Pride and Prejudice by Jane Austen



Someone please gift me this edition.

Goodreads synopsis


“It is a truth universally acknowledged, that a single man in possession of a good fortune must be in want of a wife.” So begins Pride and Prejudice, Jane Austen’s witty comedy of manners—one of the most popular novels of all time—that features splendidly civilized sparring between the proud Mr. Darcy and the prejudiced Elizabeth Bennet as they play out their spirited courtship in a series of eighteenth-century drawing-room intrigues. Renowned literary critic and historian George Saintsbury in 1894 declared it the “most perfect, the most characteristic, the most eminently quintessential of its author’s works,” and Eudora Welty in the twentieth century described it as “irresistible and as nearly flawless as any fiction could be.”

Goodreads Rating: 4.24 / 5

My Rating: 5 /5


When I first read this book back in school, I was in awe of it. I still love it, but this time around when I read it, I could see the scenarios in a different light.

Previously I used to think how awesome it is that all characters get their share of the story because in any story it is not just the two involved because of whom the story happens. Even though it still holds true, now I feel all the other people were only mentioned so that major characters could shine against the stupidity of the others.

Charlotte Lucas, because she went on to marry Mr Collins, was dubbed of not the intelligence Elizabeth had thought her friend had. This shows that Lizzy, herself, was way too vain for the likes of normal people living about in society. Keeping in view the time under consideration, Charlotte indeed is in possession of intellect as she uttered these words, “If a woman conceals her affection with the same skill from the object of it, she may lose the opportunity of fixing him; and it will then be but poor consolation to believe the world equally in the dark.”

However much Elizabeth is said to be woman of high intelligence, there are so many instances that lead me to think otherwise. It was Lizzy’s prejudice that led more than half the society to think well of Wickham. Which sort of paved a path for Lydia’s elopement later on.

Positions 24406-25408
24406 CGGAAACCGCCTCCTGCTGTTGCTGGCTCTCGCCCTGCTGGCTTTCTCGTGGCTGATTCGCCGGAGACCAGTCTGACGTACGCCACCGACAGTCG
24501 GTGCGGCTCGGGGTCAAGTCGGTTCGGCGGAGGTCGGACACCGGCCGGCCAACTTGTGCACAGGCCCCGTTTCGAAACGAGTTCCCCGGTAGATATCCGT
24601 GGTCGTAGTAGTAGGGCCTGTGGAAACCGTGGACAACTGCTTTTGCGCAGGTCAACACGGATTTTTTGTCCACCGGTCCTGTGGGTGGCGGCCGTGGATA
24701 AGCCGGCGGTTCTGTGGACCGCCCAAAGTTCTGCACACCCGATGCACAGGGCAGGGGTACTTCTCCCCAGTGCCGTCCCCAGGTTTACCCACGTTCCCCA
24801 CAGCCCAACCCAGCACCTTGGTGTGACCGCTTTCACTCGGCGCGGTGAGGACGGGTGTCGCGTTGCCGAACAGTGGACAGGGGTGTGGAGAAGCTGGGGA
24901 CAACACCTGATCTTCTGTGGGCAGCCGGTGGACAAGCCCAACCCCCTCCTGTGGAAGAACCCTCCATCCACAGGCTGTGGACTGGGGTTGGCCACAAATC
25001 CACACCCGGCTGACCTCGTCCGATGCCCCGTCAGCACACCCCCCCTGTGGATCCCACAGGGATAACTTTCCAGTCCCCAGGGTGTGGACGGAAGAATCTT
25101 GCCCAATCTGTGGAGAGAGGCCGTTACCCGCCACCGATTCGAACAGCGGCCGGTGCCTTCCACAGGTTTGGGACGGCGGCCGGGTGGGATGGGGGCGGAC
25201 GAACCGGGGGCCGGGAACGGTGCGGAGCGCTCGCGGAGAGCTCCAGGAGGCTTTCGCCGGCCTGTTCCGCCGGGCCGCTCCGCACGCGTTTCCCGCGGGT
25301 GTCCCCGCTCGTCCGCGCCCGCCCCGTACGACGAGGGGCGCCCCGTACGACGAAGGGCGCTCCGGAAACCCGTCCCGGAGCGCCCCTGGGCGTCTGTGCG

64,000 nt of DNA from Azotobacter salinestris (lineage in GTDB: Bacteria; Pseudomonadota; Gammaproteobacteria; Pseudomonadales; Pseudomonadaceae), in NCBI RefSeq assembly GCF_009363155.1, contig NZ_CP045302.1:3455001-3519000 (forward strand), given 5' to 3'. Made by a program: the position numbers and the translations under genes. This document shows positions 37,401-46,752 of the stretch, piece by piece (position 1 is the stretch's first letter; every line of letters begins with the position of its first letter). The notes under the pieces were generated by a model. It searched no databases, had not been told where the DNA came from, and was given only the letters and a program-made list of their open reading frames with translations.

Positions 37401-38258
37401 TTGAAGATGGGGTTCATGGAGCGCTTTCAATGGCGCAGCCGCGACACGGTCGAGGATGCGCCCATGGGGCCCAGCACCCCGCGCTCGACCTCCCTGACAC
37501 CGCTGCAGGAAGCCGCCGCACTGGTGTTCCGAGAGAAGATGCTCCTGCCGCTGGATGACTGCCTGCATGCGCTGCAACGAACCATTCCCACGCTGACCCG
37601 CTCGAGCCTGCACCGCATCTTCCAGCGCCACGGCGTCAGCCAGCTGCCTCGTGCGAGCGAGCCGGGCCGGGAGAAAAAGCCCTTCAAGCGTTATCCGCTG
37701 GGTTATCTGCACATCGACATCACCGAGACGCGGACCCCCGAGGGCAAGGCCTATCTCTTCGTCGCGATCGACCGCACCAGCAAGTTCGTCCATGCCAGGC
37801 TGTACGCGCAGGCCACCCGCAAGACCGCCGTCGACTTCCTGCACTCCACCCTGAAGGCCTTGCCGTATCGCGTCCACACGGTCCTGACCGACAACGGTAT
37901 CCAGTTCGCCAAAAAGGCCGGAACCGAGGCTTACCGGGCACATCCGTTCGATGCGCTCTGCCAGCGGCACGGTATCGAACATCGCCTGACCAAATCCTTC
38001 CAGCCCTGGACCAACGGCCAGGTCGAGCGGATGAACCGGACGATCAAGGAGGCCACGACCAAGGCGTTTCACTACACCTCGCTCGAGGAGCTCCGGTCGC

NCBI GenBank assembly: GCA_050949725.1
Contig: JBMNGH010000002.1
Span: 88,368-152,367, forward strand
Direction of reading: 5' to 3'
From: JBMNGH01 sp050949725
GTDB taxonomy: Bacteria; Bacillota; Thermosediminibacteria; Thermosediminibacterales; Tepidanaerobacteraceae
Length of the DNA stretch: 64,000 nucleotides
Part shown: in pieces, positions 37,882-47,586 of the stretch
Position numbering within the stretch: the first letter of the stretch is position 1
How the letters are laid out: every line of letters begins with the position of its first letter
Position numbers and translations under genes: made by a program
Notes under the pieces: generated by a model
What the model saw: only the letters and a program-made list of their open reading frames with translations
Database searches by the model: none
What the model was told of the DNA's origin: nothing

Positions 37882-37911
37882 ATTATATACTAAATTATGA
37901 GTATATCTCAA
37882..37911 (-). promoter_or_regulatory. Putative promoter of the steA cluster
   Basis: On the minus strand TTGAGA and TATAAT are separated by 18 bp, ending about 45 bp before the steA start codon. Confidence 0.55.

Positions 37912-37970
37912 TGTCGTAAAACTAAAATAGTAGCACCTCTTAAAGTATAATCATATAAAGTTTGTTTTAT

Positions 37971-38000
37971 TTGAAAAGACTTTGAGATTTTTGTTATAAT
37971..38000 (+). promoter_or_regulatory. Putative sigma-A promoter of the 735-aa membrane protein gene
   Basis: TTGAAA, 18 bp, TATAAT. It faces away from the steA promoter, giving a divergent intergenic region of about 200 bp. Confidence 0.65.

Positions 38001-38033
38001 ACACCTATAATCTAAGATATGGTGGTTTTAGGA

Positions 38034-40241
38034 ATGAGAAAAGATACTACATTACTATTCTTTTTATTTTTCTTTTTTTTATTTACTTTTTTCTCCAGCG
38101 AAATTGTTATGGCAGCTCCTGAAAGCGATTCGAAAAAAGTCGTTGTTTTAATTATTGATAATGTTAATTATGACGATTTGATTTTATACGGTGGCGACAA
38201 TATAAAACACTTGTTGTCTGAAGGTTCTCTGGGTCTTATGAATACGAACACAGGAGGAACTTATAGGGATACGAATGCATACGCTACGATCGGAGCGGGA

I understand that it a time where hardly anybody takes any responsibility of another, but if there is so much wrong that Miss Elizabeth Bennet sees in her sisters and mother that she despairs of, why not do something about it?

Elizabeth for the most part goes on insulting everyone and believes herself not to be vain! Darcy at least was keeping his mouth shut for the most part (though that was insulting in itself as well).

Then, there is Jane who is neither a fool nor immensely wise. She says, “It is very often nothing but our own vanity that deceives us.” She never got her due for being who she was while Elizabeth held the spotlight. With a heavy heart I must say that Elizabeth did not make use of her intelligence the way I assumed she did when I was younger. Saying thus, I must also add that in the face of hard evidence still believing in the yet to be seen goodness in a person is sheer foolishness. Therefore, I don’t know how to categorise this character. This happens to be a couple of instances but the book is full of such examples as far as Jane goes.

This book is about prejudices but not just those held by the characters but by the author herself, as well. Refer to the discussion(s) between Mrs Gardiner and Elizabeth; how people gossip and judge even when they say that is not their purpose of speaking about person(s) or event(s). The same discussion would have been called gossip had it been done by other less important characters but because it is the major character, it is, but, a discussion. The discrimination!

Is there something I have forgotten to talk about? Ping me in here and I’ll oblige.

Saying all that I have, let me also add that even with all these things that I have come up with, I am neither going to be changing the rating I have previously given this book (5 stars) and nor does this book gets removed from my favourites shelf.

10 thoughts on “Pride and Prejudice by Jane Austen

  1. Jorie says:

    Hallo, Hallo Hina,

    Whilst happily chatting with you today on Twitter, I wanted to seek out your own thoughts on behalf of “Pride and Prejudice” – as I had a feeling you had blogged about the story! This is just a short note to let you know I’ve found the lovely review you’ve left and I will be re-visiting you later tonight as I want to read this in full. I’m in the middle of prepping for my Romance/Women’s Fiction chat tomorrow – (linked on my Twitter profile: @SatBookChat) to where I need to put my attention on that featured novel and iron out the discussion points.